JavaScript 30 - #1 - JavaScript Drum Kit

Diving in to this course on JavaScript, we’re making a drum kit: the user presses a key and it plays a sound. It’s all nicely set up in the starter file:

<div data-key="65" class="key">
<kbd>A</kbd><span class="sound">clap</span></div>
<audio data-key="65" src="sounds/clap.wav"></audio>

The key is linked to the sound using the data key value. is a good way to get these key values.

So we need to listen for these key events:

window.addEventListener('keydown', function(e) {
  console.log (e);

This logs out lots of info to the console including the keyCode.

At this point, I started wondering about functions and the different ways to declare functions.

Function declarations

These need a name, a list of parameters to the function, enclosed in parentheses and separated by commas and the JavaScript statements that define the function, enclosed in curly brackets, { }.

function square(number) {
  return number * number;

It creates a variable in the current scope which holds the function object. This function variable is hoisted up to the top of the current scope, so the function can be invoked before the declaration.

Function expressions

The function declaration in a statement always starts with the keyword “function” else it’s a function expression. Function expressions are convenient when passing a function as an argument to another function.

var square = function(number) { return number * number; };
var x = square(4); // x gets the value 16

A “method” is a function that is a property of an object.

Notes from here and here

The Airbnb style says to use function expressions instead of function declarations.

Why? Function declarations are hoisted, which means that it’s easy - too easy - to reference the function before it is defined in the file. This harms readability and maintainability. If you find that a function’s definition is large or complex enough that it is interfering with understanding the rest of the file, then perhaps it’s time to extract it to its own module! Don’t forget to explicitly name the expression, regardless of whether or not the name is inferred from the containing variable (which is often the case in modern browsers or when using compilers such as Babel). This eliminates any assumptions made about the Error’s call stack.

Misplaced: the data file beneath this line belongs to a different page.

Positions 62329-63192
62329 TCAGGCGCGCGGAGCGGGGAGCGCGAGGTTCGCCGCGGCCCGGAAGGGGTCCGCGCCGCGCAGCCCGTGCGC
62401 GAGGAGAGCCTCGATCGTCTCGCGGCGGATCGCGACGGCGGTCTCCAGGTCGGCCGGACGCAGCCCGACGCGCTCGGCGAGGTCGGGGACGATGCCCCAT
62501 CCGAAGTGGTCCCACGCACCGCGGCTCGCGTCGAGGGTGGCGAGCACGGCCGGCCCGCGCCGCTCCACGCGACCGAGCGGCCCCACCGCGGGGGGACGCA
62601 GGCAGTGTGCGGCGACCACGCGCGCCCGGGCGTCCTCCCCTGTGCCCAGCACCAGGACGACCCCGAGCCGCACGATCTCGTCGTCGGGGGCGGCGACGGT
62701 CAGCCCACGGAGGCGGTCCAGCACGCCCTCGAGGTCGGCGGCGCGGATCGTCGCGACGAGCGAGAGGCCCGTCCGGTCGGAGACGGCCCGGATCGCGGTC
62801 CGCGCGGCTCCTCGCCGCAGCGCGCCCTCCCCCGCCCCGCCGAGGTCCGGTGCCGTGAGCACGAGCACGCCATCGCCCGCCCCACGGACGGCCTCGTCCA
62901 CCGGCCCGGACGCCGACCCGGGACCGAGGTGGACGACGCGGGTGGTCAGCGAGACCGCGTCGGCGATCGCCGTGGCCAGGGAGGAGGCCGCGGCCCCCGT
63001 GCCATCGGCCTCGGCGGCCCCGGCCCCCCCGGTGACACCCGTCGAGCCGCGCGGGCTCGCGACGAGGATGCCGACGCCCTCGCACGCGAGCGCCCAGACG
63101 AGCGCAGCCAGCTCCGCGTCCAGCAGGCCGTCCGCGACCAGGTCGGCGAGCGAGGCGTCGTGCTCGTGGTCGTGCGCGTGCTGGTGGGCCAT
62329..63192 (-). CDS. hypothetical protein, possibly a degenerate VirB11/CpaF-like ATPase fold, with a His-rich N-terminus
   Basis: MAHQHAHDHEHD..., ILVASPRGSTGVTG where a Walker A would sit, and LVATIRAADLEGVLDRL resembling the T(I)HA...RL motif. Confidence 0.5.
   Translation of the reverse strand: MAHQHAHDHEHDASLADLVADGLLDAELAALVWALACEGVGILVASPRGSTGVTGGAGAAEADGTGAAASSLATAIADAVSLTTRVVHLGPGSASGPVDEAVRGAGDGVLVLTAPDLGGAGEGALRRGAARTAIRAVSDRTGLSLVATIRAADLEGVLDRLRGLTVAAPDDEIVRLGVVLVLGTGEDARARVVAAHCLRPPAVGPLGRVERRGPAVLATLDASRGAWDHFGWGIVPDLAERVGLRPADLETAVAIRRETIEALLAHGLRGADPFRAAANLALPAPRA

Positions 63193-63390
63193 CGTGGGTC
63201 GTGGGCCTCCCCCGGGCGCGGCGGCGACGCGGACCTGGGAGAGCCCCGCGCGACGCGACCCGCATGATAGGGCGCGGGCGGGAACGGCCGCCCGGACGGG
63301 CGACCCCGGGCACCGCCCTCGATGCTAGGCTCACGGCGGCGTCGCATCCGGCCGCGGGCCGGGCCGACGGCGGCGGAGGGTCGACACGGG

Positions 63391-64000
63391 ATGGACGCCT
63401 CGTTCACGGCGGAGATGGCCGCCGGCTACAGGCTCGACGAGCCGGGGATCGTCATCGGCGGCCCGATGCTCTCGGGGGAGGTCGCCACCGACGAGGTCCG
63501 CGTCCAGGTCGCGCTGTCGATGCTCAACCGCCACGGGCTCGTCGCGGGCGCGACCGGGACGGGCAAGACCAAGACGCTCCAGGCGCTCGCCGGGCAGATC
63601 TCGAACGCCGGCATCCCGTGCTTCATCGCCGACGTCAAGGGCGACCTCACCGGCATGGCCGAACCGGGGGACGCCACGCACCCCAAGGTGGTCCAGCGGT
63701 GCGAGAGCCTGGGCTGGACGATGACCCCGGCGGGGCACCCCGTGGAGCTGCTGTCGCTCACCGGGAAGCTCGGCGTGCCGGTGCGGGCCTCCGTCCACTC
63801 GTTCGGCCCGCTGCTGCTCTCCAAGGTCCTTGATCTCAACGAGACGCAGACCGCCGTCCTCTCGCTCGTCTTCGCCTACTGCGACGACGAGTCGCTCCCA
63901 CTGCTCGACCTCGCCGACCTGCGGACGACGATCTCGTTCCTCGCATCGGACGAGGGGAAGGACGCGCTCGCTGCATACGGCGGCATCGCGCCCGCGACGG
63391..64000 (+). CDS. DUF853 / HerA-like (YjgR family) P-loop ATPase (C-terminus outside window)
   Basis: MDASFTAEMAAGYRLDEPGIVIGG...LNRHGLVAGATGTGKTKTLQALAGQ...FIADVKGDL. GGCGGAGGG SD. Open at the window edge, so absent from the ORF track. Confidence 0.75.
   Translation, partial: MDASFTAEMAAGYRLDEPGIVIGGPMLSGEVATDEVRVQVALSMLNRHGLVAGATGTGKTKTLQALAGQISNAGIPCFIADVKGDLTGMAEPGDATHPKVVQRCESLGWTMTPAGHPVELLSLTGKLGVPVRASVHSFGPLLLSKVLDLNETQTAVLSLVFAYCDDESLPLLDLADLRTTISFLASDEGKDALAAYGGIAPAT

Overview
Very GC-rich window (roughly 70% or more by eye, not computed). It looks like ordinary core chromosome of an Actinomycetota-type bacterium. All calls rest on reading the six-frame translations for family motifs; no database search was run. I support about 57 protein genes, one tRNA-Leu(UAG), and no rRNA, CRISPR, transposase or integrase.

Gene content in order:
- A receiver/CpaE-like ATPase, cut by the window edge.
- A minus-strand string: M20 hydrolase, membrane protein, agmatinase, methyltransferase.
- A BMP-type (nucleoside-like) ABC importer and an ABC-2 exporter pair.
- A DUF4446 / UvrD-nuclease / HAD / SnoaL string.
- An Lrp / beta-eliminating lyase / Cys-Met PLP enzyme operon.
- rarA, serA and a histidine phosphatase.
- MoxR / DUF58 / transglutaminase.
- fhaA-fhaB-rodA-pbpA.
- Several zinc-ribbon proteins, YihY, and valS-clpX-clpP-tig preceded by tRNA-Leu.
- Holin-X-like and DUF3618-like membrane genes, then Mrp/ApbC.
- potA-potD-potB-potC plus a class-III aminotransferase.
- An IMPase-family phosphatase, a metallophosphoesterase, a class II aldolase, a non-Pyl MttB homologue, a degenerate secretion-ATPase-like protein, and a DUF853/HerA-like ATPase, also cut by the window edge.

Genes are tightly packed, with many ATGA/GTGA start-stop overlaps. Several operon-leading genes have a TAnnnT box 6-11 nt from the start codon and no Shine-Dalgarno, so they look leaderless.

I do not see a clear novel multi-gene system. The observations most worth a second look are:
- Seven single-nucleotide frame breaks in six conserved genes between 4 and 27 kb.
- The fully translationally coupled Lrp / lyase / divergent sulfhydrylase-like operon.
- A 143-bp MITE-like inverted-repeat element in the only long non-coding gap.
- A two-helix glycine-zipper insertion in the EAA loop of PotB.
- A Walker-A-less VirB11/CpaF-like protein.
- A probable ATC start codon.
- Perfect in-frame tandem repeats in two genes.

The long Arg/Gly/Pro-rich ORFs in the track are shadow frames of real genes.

Back from the rabbit hole. The next step involved matching up the keyCode value with the audio. Rather than using IDs or classes, there’s a data attribute which can be accessed in a similar way. Also some funky stuff going on with ES6 template literals. Enclose it in a back-tick (` `) and then use the $ sign and curly brackets to denote a placeholder - in this case the keyCode value from the event listener. The next bit is to return the function if there’s no audio which will stop the function from running altogether. The last bit takes what we’ve pulled in and plays the audio. Setting the currentTime to 0 allows for repeated presses on the same key in quick succession.

window.addEventListener('keydown', function(e) {
  const audio = document.querySelector(audio[data-key="${e.keyCode}"]);
  console.log (audio);
if (!audio) return;
  audio.currentTime = 0;;

The animation on the buttons can be done by adding and removing a class. To remove the class at the right point and reset the button, use the transitionEnd event. The if statement in the removeTransition function means we only get the transform event. Then a bit of tidying up to put the logic in a separate function playSound and then take in the event.

 function removeTransition(e) {
    if (e.propertyName !== 'transform') return;'playing');

  function playSound(e) {
    const audio = document.querySelector(`audio[data-key="${e.keyCode}"]`);
    const key = document.querySelector(`div[data-key="${e.keyCode}"]`);
    if (!audio) return;

    audio.currentTime = 0;;

  const keys = Array.from(document.querySelectorAll('.key'));
  keys.forEach(key => key.addEventListener('transitionend', removeTransition));
  window.addEventListener('keydown', playSound);